nonmember avatar Monroe85

Obama would had to have written over 1200 letters. I agree with purpleflower - this would not be a good use of his time unfortuantely. Also, do you think Romney would do the same? Please don't use the excuse that he did write a handwritten letter to a soldier that campaigned for Romney in 2008. While that is admirable, he actually DID have a connection to that specific person, it loses its value a bit when it is then retold on the campaign trail to make Romney look good. Doing a good deed without the recognition is the true good deed. Either way I'm sure they both wish no one had to lose their child in this war whether or not a handwritten letter was done.

nonmember avatar kathy

If the President has time to go on The View, David Letterman and meet with Beyounce & Jay-Z...then YES! He has time to write a letter for EVERY fallen soldier.

Suzanne Laverdiere

I most certainly DO think the POTUS, The Commander In Chief, should write a personal letter to each and every man or woman who gives the ultimate sacrifice for us to be this free Nation. I would say the richest Nation, but this POTUS has done his best to destroy our economic health and well being. I don't know as though I'm surprised that he can't be bothered to write a personal message. @purpleflower, I certainly do think, as EVERY soldier's boss, he should make the time. He can make time for Jay Leno and Jay Z and Beyonce, he damned well ought to find the time for our soldiers.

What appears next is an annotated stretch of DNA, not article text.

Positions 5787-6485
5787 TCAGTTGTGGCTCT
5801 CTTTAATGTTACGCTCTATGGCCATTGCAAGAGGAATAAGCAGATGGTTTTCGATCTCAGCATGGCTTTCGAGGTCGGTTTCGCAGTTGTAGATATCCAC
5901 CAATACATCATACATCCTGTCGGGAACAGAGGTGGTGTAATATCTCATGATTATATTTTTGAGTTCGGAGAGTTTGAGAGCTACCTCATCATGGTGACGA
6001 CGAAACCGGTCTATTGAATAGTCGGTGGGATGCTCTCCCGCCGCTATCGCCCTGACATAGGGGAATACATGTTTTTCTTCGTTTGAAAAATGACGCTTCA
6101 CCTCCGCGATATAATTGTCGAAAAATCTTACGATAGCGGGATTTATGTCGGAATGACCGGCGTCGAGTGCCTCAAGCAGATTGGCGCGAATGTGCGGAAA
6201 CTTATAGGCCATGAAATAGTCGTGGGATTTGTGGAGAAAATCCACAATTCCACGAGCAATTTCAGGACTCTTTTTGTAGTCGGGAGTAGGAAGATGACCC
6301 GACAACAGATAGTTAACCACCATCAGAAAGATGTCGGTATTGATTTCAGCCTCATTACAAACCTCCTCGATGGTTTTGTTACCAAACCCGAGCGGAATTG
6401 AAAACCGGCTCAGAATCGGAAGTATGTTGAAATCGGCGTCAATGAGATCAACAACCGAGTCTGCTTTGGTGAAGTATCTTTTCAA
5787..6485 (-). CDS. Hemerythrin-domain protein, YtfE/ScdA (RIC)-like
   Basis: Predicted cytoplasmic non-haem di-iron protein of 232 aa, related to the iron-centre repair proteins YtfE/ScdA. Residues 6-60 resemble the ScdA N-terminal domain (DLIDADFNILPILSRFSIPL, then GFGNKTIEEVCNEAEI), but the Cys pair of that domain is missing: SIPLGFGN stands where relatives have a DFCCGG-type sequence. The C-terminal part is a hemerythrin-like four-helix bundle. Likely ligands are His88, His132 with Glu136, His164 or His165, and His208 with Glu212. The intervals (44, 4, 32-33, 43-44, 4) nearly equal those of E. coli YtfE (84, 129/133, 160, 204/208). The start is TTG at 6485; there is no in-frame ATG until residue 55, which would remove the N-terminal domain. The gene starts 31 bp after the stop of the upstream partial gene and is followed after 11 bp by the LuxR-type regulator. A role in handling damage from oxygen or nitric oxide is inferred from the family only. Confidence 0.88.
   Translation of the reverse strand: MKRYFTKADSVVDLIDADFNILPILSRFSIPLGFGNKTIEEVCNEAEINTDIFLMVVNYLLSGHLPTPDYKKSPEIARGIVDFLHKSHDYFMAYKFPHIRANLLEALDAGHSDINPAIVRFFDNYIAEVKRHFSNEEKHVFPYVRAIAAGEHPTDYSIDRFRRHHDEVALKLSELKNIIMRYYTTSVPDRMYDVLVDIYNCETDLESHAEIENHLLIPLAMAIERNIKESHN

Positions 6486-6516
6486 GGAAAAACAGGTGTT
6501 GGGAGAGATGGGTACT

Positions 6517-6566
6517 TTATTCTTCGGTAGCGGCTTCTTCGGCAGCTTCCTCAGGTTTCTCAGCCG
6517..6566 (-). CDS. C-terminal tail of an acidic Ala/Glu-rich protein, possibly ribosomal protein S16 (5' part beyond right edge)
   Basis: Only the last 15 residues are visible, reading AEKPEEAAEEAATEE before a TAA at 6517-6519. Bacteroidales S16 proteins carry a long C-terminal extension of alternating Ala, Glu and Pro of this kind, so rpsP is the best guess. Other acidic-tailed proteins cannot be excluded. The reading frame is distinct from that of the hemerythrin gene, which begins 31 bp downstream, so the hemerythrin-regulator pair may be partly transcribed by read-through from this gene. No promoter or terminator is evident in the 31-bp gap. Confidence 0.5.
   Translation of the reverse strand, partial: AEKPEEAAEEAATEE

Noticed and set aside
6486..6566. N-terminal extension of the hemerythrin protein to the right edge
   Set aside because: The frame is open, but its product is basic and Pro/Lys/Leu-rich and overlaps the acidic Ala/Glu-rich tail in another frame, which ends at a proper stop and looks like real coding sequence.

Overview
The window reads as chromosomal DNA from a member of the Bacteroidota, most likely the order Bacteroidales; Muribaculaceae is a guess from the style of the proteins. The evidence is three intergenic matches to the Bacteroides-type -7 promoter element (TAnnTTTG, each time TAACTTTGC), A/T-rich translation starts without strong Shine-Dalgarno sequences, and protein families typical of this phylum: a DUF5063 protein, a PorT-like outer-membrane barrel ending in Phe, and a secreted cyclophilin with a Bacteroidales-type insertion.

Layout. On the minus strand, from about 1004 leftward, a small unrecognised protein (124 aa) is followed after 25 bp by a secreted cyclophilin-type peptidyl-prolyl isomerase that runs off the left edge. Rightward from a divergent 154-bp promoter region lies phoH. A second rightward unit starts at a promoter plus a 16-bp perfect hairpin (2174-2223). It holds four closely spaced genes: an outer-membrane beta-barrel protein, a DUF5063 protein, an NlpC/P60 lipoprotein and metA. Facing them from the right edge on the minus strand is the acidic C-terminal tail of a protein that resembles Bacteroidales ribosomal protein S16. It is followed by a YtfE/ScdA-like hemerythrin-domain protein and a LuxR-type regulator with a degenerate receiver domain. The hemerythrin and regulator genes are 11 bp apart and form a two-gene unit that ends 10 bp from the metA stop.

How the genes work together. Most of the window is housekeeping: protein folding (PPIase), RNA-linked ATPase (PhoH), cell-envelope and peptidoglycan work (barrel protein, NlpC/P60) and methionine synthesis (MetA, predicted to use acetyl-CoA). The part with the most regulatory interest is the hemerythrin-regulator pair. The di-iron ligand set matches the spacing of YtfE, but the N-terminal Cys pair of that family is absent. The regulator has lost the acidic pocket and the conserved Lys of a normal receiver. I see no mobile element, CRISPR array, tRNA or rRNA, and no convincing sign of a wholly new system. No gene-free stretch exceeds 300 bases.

Nicolle Maggi

I think if he has time to go on "The View" and "David Letterman", Take vacations, and entertain Movie stars and professional athletes He damn Well he better have time to write a letter to a grieving family of a soldier that gave his life so that Mr. Obama can do all the things he so enjoys doing! All the while our loved ones are defending the Country he is ruining! Signed by a Proud Military Aunt!

nonmember avatar stefanie

Being as President Obama IS the Commander in Chief of the military, it only seems right for him to write a note of thanks and condolence to the families of the fallen.

Kate Jansky

Article is right on target! As parents who lost our son in 2005 in Iraq, yes, President is busy, but there are priorities, and it is not one for him. He's a ass and has no right to be in his position. Use your right to vote.

nonmember avatar jeneen

I am so sick of u half ass republicans and other politicians tryimg to disgrace the President of the United Staes. If this was one those previous Presidents none of this shit would happen. Respect is due to anyone but the attitudes of most of u stupid people ots no wonder so many bad things have happened to u

Nicole Hale

Each loss is a loss to this country. Our troops are over there for OUR COUNTRY.. the man who supposedly runs the COUNTRY should take 5 minutes out of his time and at least sign a letter. My son is serving in Afghanistan and although he doesn't agree with the Commander in Chief, he respects his position, Obama should in turn respect our troops for their efforts and the families of those who stand behind their soldier.